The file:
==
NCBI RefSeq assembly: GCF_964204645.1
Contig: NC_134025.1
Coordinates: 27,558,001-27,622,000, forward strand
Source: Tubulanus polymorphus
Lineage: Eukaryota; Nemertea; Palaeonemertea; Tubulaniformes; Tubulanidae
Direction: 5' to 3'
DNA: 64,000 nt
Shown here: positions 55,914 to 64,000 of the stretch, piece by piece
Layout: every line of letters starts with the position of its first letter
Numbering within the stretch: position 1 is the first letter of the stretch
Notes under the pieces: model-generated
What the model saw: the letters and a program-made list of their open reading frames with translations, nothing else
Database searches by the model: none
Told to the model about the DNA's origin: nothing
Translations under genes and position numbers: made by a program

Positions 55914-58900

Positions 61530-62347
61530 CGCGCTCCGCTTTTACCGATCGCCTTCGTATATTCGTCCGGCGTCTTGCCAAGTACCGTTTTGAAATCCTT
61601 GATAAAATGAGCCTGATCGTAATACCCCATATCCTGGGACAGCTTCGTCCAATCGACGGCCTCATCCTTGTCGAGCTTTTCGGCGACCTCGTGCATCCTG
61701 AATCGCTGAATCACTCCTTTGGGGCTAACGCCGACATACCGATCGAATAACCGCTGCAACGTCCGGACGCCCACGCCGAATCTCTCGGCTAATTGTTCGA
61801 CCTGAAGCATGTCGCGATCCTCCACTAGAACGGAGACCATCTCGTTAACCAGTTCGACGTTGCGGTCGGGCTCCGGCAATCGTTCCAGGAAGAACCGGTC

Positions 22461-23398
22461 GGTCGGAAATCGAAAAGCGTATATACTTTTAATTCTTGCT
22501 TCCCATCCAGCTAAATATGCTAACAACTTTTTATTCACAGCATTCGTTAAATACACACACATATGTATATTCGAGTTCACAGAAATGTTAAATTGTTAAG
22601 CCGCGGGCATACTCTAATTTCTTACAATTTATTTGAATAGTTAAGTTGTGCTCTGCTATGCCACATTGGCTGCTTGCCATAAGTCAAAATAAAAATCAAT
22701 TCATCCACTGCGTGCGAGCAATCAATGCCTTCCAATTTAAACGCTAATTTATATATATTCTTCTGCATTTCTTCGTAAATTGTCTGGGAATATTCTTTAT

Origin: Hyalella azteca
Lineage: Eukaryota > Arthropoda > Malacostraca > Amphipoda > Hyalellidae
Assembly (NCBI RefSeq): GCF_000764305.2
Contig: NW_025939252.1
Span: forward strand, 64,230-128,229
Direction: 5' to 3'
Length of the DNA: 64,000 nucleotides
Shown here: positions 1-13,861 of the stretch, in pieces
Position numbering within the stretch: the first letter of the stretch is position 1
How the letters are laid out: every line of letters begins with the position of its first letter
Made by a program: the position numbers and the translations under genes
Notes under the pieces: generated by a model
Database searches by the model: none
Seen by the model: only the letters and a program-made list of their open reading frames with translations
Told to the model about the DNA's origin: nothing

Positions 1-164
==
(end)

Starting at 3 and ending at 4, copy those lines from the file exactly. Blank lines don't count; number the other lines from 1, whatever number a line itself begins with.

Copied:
Coordinates: 27,558,001-27,622,000, forward strand
Source: Tubulanus polymorphus